December marked the third birthday of the United States Space Force, the sixth and newest branch of the United States military. To mark the occasion it launched a redesigned recruiting website. It comes a year to the day after the service introduced the site that detailed the core missions and career fields within the Space Force. allows future Guardians from both military and civilian backgrounds to learn more about the mission, history, and capabilities of the Space Force, the careers available in fields as varied as space operations, intelligence, engineering, and tech, and most importantly, policies and procedures on how to join.

“Space is closer than you think,” the website announces just before it brings visitors to a computer-generated rocket launch pad. It provides an interactive video game-esque experience where visitors can initiate the launch and deployment of a satellite into orbit.

Video interviews with those serving in the Space Force from both military and civilian backgrounds have also been added. It allows those Guardians to share their perspectives and personal experiences, and to address common misconceptions about the newest branch. The videos also provide insight on how the service members can collaborate with the commercial space industry, government agencies and it allied partners.

A Career in Space

The updated Space Force careers site is meant to make the capabilities of the Space Force both tangible and visible to the public. This includes educating visitors about the Space Force’s role in providing advanced GPS technology free to the public, protecting satellites in orbit, and safeguarding global military communications. This is all rendered through detailed motion graphics to illustrate the Space Force’s daily defense of the nation’s interests in space.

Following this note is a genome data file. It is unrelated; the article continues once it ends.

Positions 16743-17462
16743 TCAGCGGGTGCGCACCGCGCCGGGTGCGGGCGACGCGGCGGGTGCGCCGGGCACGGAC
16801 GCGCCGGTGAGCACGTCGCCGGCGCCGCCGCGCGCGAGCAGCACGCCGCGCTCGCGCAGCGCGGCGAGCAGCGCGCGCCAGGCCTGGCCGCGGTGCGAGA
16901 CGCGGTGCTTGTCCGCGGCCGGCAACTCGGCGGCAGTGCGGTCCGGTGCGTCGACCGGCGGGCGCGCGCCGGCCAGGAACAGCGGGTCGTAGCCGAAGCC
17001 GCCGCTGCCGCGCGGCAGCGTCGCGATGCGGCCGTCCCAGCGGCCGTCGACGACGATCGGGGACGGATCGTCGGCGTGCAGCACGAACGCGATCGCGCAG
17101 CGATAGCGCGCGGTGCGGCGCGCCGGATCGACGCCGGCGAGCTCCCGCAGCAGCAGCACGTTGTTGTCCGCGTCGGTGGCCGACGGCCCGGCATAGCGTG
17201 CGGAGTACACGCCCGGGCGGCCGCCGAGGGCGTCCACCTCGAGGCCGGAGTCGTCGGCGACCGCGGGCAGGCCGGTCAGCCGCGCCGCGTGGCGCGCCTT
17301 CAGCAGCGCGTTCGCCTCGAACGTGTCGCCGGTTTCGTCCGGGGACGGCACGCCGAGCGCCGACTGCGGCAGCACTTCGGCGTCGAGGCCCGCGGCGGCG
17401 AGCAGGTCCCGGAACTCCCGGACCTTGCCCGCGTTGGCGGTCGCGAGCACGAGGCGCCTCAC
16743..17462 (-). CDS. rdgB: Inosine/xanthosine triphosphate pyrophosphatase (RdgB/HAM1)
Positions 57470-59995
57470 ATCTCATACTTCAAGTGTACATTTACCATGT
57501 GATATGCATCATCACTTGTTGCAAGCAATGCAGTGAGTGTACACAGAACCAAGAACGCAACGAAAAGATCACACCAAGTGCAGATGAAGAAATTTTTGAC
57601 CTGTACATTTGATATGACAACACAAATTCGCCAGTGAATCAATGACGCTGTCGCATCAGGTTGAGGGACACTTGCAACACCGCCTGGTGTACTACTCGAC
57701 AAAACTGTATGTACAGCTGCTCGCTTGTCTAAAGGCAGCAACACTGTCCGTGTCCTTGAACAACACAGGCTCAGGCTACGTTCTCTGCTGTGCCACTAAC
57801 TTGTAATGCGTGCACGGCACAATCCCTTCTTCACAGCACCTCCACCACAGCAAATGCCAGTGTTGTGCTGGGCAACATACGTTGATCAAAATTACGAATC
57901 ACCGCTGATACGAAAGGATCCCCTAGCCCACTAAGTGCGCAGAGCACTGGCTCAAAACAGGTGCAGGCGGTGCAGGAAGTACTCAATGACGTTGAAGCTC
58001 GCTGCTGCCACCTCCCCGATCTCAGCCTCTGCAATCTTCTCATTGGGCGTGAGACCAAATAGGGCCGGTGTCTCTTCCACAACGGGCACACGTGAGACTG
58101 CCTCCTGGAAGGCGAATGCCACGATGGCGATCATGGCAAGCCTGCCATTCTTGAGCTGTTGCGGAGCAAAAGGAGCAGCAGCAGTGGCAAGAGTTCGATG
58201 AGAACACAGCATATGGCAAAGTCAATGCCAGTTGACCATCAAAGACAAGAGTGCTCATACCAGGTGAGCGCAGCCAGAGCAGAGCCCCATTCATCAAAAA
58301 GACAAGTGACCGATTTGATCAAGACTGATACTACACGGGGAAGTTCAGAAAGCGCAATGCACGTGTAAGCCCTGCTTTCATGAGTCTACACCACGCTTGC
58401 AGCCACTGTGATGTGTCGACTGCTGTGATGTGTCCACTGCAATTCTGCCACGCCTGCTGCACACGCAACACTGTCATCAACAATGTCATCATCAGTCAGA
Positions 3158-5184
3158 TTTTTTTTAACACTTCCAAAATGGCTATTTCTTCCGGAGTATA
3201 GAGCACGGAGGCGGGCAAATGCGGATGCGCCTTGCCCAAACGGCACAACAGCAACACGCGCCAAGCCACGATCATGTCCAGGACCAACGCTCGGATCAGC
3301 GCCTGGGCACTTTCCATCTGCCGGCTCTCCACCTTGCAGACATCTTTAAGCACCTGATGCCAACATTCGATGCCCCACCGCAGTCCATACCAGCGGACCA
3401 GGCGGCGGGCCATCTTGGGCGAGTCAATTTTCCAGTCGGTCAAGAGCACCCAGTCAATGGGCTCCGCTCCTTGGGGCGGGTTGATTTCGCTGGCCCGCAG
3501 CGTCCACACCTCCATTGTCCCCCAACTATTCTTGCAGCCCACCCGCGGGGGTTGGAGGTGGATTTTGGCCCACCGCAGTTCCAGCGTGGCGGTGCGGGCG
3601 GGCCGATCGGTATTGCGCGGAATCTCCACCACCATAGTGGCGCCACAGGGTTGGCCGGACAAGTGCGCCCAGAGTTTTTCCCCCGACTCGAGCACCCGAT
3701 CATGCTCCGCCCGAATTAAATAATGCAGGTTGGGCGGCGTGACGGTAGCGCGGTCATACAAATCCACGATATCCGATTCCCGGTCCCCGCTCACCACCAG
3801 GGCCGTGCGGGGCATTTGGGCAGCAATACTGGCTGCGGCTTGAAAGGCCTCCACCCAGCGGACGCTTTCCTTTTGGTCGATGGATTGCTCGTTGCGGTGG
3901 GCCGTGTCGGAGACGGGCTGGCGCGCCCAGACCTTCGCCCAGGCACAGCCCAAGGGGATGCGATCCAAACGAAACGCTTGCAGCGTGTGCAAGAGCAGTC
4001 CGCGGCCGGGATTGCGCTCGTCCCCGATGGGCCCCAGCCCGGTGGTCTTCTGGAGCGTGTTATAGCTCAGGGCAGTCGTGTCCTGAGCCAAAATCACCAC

“With the launch of the new, we’ve created a virtual space to inspire the next generation of American Guardians who will protect space for the nation,” said Maj. Gen. Ed Thomas, Air Force Recruiting Service commander.

The site offers prospective recruits interested in service both in and out of uniform ways to identify potential career paths through self-discovery tools based on their skills and strengths and learn what service in the Space Force could look like for them. It is light-years beyond simple recruiting posters, and is certainly aimed at Generation-Z, who expect to be able to find career and culture information at the click of a button.

“We are very excited about the new, its interactive pages provide clear insight of what Space Force is, answering many questions about the newest service in the Department of Defense,” said Angelo Haygood, chief of Space Force Accessions and Recruiting Policy.

“My favorite page is the ‘Right Career for You,’ which provides a visualization of how an individual’s perceived skills and strengths line up with specific Space Force specialties,” said Haygood. “We believe the site strikes the right message, providing insight into and spurring interest in Space Force.”

Recruiting Effort

According to Space Force, since its establishment three years ago Air Force recruiters have recruited approximately 1,000 Guardians. The Space Force current recruiting goal for fiscal 2023 is 532 enlisted and 42 officers.

In addition, the Space Force said it will continue to expand its civilian workforce through the Air Force Civilian Service. Currently, each one of Air Force Recruiting Services (AFRS’s) 24 enlisted accessions squadron has a dedicated Space Force recruiter.

The launch of the new website comes as the U.S. military has a whole has struggled with recruitment. The U.S. Army actually missed it recruiting goal by 15,000 soldiers, while the Air Force, Navy, and Marines barely hit their active-duty goals.

The Space Force has to date not experienced the issue, due to the small number of spots it has available. It has an end strength set at 8,600 Guardians under the newly passed 2023 National Defense Authorization Act (NDAA), and likely didn’t need the help with recruitment. Yet, it is never too early to inspire the next generation.


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Peter Suciu is a freelance writer who covers business technology and cyber security. He currently lives in Michigan and can be reached at You can follow him on Twitter: @PeterSuciu.